Chef Lauer, the head chef of the entire program, tracked me down today to ask me if I would work at an event this Sunday. I was a little grumbly about it, not to his face of course, because Sunday is race day and I wanted to go to the NASCAR cafe, plus it cuts a day off my three day weekend. I'm doing it, though. Once I have forty volunteer hours I get a certificate and a medal. I have five already from the last event I worked.
I am starting a new segment for this blog called Grandma's Lebanese Recipes. Each weekend, or tomorrow for this week, since I have the day off, I will post a recipe from my grandmother's Lebanese cookbook. There are copies of it floating around, but it's rare and usually expensive, so I figured this would be a good way to get her recipes out there. These are the recipes I plan to modify and republish in America, as my first cookbook, and as a tribute to my grandmother.
Wednesday, October 28, 2009
Today I worked with Ethan and Tim, just three of us. We had a pretty extensive menu planned for the day, so we blocked it out in 15 minute segments. By the third segment, we were pretty far ahead of schedule, so that was nice. We made Lamb Stew (Navarin de Agneau), which was basically braising lamb, adding some vegetables, and making egg noodles. Tim added bones to the stew, and we got points for building flavor. I made the noodles and cooked them; Ethan did the vegetables.
I made the pommes Anna, which is a sort of potato cake made from very thinly sliced potatoes and butter. It's delicious, but it was undercooked because someone turned an oven down. We didn't get points taken off because it wasn't us that did that. I prefer to make it in a pan, but we were trying a new method today. I will not be adopting this new method.
The salad was pretty good, actually. It was frisee lettuce, onions, homemade bacon, and croutons, with a poached egg on top. Tim made the vinaigrette and I did the rest of it. Apparently poaching an egg is difficult; no one ever sent me that memo. I've never had a problem poaching an egg.
Ethan made the glazed carrots, including tourneing them, which is a huge pain. While the lamb stew was braising, Tim threw in a couple of the racks of lamb that we frenched yesterday. I'm glad he did; none of the other teams got far enough ahead to do it. Now I have dinner for two for tonight- the rack of lamb as well as the stew. Yum.
Tuesday, October 27, 2009
We found out about our practical exams today. We will have to prepare a chicken dish in one of the cooking styles we've been taught, as well as demonstrate some knife cuts, prepare a rice or potato dish, and prepare a vegetable dish with carrots and a green vegetable of our choice. On top of that, we have to break apart the chicken ourselves and make chicken stock. We will have two and a half hours to do it, so I don't doubt that I will finish, but it will be very tedious.
I'm trying to decide how I want to do my chicken, whether I want to make potatoes or rice (leaning towards rice pilaf), and what vegetable I want to make (leaning towards broccoli). We're allowed to use notes, but not books, which makes sense. I need to have my recipe written out by Monday, which is the same day that my big project for Cost Control is due. There goes my Friday off!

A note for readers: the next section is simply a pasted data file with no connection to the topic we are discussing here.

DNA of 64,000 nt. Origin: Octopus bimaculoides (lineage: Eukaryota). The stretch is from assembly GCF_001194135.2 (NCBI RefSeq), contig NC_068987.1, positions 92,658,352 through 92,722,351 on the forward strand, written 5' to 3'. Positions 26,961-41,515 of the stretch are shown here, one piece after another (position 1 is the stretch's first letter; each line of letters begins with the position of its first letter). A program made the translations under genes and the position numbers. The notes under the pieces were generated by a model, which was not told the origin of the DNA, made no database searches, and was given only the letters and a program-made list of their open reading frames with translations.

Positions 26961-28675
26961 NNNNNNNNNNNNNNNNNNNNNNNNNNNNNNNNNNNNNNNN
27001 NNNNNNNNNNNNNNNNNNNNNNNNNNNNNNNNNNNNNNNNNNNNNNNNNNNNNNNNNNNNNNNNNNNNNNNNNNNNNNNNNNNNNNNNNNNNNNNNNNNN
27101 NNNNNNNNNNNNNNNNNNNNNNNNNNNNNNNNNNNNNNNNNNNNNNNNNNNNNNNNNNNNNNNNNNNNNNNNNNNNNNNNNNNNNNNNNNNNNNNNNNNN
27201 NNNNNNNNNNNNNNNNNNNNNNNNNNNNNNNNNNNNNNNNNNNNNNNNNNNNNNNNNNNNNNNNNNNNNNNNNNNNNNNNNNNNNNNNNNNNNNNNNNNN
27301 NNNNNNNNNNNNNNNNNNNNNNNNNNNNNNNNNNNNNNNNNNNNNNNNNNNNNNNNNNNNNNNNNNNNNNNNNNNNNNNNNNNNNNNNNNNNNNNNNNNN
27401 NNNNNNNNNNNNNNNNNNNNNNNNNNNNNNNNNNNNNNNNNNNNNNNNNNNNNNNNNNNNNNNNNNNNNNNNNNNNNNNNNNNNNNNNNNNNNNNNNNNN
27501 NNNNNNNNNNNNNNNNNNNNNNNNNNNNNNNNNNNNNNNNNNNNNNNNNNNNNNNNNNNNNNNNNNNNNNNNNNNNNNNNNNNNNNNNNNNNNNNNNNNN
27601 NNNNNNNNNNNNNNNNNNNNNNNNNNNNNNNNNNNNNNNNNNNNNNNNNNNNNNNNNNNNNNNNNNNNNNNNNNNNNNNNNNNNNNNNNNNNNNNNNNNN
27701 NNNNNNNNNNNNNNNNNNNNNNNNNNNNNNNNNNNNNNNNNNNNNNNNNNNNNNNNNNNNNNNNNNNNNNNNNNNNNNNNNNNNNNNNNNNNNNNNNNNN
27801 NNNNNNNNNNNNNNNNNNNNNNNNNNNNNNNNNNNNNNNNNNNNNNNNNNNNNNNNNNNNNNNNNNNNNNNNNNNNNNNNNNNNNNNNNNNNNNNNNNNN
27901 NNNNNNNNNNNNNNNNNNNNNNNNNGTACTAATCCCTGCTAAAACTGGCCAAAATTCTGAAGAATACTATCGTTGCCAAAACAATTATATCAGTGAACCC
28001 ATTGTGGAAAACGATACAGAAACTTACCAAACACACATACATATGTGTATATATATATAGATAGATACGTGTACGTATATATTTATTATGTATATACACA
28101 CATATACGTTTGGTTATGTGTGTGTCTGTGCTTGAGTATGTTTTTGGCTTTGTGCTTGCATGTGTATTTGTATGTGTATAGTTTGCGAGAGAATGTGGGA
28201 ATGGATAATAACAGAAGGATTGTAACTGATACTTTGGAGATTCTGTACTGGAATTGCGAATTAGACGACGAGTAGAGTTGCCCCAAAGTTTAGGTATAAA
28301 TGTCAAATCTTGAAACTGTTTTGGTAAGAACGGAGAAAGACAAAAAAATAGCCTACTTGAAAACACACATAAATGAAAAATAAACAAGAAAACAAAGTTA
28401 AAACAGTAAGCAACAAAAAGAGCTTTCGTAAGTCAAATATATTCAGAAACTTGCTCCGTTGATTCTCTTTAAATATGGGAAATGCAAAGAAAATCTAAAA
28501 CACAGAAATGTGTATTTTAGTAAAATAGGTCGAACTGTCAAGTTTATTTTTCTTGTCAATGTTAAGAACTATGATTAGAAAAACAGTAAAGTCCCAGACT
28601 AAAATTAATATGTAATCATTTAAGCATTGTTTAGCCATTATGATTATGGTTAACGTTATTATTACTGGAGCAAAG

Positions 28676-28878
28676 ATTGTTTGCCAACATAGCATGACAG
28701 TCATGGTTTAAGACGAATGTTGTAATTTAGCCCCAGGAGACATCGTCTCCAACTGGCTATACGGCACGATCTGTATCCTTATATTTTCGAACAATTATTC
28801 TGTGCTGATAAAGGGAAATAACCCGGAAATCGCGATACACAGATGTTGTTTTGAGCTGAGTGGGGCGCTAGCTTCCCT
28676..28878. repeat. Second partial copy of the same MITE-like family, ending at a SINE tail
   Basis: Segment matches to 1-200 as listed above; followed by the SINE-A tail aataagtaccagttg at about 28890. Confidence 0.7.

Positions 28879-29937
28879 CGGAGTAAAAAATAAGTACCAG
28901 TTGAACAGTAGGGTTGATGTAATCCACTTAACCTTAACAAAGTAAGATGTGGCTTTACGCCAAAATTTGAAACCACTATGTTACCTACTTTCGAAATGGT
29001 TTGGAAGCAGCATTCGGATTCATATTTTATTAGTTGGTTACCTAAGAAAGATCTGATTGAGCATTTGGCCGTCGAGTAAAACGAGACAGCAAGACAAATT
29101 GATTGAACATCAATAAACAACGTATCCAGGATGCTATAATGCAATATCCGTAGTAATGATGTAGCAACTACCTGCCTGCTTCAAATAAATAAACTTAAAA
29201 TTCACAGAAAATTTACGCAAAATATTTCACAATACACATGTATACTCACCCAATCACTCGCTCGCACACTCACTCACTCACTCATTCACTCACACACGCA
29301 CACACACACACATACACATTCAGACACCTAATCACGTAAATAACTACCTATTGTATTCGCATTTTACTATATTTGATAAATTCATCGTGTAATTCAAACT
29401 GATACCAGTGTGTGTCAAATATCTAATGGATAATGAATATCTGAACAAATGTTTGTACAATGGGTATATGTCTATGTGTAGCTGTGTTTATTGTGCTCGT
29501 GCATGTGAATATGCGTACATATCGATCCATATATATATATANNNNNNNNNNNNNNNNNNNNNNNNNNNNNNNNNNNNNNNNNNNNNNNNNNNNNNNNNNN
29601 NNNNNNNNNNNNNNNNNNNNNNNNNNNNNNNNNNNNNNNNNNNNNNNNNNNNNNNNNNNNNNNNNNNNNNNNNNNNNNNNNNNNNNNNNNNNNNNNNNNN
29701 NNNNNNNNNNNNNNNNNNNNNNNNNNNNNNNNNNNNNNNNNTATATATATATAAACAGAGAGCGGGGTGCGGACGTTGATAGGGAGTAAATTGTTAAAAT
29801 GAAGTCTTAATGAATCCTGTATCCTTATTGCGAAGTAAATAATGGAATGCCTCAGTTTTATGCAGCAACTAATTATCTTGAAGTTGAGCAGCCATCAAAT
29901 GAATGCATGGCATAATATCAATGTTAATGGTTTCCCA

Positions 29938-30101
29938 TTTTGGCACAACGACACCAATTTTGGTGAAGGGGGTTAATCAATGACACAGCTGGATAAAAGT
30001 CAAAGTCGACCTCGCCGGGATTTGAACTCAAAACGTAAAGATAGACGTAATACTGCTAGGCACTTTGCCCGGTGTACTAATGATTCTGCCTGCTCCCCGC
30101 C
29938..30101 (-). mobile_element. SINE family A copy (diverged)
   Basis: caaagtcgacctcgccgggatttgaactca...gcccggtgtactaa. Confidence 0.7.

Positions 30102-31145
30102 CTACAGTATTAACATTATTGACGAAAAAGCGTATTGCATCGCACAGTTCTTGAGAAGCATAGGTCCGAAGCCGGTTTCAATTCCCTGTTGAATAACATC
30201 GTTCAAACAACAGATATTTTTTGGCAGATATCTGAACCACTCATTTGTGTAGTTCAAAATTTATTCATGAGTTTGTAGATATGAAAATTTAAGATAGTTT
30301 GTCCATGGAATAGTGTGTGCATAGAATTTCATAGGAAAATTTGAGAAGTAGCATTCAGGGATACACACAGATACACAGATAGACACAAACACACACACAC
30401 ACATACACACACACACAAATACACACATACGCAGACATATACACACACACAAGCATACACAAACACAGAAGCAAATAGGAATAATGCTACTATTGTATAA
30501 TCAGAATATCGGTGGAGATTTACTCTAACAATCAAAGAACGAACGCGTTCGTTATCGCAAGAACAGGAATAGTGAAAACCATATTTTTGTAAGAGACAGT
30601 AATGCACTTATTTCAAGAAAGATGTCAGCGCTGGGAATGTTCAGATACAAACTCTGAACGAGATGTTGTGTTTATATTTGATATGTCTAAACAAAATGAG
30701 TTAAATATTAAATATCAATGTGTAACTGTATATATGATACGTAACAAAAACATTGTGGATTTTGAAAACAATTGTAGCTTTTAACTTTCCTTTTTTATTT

Monday, October 26, 2009
I have no idea why anyone would want to braise celery. I like it raw or cooked but still crunchy.
Hopefully tomorrow will be more exciting. Today was relaxed because we had our midterm first thing. I got an 84%, which I am just fine with. We had a math test today too. That's pretty brutal for a Monday.
Friday, October 23, 2009
I didn't eat an oyster because I know I don't like them, but I shucked one, and I filleted a flat fish (flounder? I don't know what fish it was). We made a fish stock with the bones and saved the fillets. The calamari was delicious; we all had Norma and Jamie to thank for that.
We formed the leftover risotto into little balls stuffed with bacon and cheese, breaded them, and fried them. Those were the highlight of my day, I gotta say.
Oh, and to elaborate on what I said at the end of my last post:
Pico has left the building. He had something come up and had to move back to California. Everyone was really sad to hear the news; Pico was the most well-liked person by just about everybody in our class. I miss him so much already, and like I thought it would be, class is totally different without him. I need to pick a new favorite person in my class, I guess. We're hoping that he'll come back, but if he does he'll be at least one block behind us. I'd hate him having to take Foundations III again, plus our other two classes right now are incredibly dull.
I do have good news, so there won't be a depressing end to this post: I brought in my transcripts from University of Washington today, and it turns out that I do get out of taking English next block, which is a two hour class that starts at 8:45AM. This means that next block I will have one class, Baking and Pastry, and won't have to be at school until 10:55. This means I get to sleep until 10AM every day if I want to, and I'm sure I will. Looks like all those English classes in college weren't that useless, huh? I'll also save $1200 or something on tuition just for the class I don't have to take, plus I won't have to stress about papers and studying for a whole six weeks.
Thursday, October 22, 2009